The Biggest Ponzi Scheme in History: Pensions

This post took me a looooooong time to write, simply because it was so painful. As much as I hate to admit it (and probably you too), pensions have now turned out to be the biggest ponzi scheme in history. Although there are no exact numbers, experts estimate that there are trillions of dollars worth of unfunded pension liabilities in the U.S. alone. Let’s use a little bit of logic here, and we’ll realize that there is ABSOLUTELY no way the problem with those unfunded pension liabilities will be solved.

Unfunded liabilities, added in with an ageing population.

The problem all starts with the general ageing populace. As western society grows older, more and more people will be depending on their retirement pension plans to support their lifestyle. Once that huge chunk of the American populace hits retirement, we can no longer expect them to add money into pension funds. On the contrary, the retirees will be withdrawing money from their pension funds. So what we have here is an ageing population that’s depending on their pensions for a living, and trillions of dollars worth of unfunded pension liabilities! So the only way to fill that gaping hole in unfunded pension liabilities is to get young people to contribute more and more of their salary towards these pension funds. Since the population is ageing, and as a percentage young, working people are decreasing, one can see that young people will be forced to contribute more and more of their salaries towards these ridiculous pension funds. Let me give you an example. I had a really good friend who had a well paying, respectable job. In the year 2000, he was required to put only $600 into his pension fund. In year 2004, he was required to put $890 in his pension fund. But in 2007, he was required to put $4500 into his pension fund. This number comes to show that pension funds are getting increasingly desperate to attract new money and fund the unfunded liabilities. A ponzi scheme indeed.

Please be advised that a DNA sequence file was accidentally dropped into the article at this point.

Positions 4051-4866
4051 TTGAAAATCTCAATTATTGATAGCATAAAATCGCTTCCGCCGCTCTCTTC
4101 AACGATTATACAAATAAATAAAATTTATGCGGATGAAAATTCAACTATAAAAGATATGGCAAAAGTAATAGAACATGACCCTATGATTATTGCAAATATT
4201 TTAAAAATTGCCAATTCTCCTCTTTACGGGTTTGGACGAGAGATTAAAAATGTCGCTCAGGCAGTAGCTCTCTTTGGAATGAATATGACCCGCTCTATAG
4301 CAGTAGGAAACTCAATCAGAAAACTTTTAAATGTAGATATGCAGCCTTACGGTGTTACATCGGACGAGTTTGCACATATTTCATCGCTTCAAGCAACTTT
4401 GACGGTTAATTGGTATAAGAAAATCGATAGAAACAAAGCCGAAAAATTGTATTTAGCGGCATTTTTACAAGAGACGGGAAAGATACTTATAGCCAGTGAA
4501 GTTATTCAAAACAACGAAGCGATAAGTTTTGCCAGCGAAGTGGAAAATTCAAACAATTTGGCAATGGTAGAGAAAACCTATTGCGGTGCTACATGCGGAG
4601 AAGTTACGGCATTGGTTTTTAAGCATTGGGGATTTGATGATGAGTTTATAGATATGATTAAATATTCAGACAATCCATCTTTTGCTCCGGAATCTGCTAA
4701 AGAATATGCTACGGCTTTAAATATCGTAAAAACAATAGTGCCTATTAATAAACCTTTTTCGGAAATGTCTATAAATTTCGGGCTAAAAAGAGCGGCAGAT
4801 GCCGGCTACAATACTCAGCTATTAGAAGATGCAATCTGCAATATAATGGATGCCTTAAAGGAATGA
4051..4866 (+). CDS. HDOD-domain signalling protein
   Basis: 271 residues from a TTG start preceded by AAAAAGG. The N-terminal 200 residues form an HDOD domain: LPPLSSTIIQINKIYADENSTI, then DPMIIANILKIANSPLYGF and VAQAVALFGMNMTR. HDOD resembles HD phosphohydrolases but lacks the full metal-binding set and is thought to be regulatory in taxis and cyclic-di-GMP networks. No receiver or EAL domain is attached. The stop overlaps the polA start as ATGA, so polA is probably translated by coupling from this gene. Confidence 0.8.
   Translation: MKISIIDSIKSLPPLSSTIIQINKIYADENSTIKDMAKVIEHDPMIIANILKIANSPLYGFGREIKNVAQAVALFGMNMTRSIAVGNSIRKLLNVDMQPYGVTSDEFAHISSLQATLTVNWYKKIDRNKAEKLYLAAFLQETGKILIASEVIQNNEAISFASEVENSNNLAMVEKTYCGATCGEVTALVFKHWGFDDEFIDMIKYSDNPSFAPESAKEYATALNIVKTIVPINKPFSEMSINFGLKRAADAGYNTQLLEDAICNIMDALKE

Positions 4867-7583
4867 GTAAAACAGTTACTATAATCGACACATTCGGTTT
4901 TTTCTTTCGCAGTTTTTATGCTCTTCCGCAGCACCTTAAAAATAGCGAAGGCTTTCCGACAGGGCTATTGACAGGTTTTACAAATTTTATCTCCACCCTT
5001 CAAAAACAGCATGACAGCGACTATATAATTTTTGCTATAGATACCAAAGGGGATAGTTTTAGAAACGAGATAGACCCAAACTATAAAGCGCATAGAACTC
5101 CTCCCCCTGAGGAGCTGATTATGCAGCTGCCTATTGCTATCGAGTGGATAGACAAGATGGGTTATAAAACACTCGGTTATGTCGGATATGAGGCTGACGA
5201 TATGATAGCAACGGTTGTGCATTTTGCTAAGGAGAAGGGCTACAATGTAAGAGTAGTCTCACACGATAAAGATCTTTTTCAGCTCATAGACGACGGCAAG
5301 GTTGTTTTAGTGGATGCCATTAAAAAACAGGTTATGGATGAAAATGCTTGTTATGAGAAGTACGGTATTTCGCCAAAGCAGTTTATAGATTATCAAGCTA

Less workers, which means better invesment returns are needed to fund liabilities

Since the population is ageing, as a percentage, working people are decreasing. Due to this reason, pension funds will need to squeeze an  even higher investment return from an ever dwindling pension fund (that way they can continue to pay retirees). Which leads to my next point.

Harsh investment environment.

The investment environment and market conditions will be especially tough. We have entered a secular bull market. As I mentioned above, pension funds now need to squeeze an even higher investment return from an ever dwindling pool of money. I hate to break it to you, but 99% of pension managers suck. Seriously. You’re probably even a better investor than 99% of pensionfund managers. The majority of pension fund managers nowadays have grown accustomed to riding a HUGE secular bull market (1982-2007). Truth is, even the village idiot can make money in a bull market. All it takes is to buy, hold, and sit on your couch watching TV all day. But as you’ve seen, investing in a secular bear market is tough. Simply put, 99% of pension fund managers are terrible at investing in bear markets. During the financial crisis of 2008 – 2009, pension funds performed the worst. Pension fund managers were slow to react (because they got lazy and accustomed to bull markets), and thus got annihilated in the ensuing bloodbath.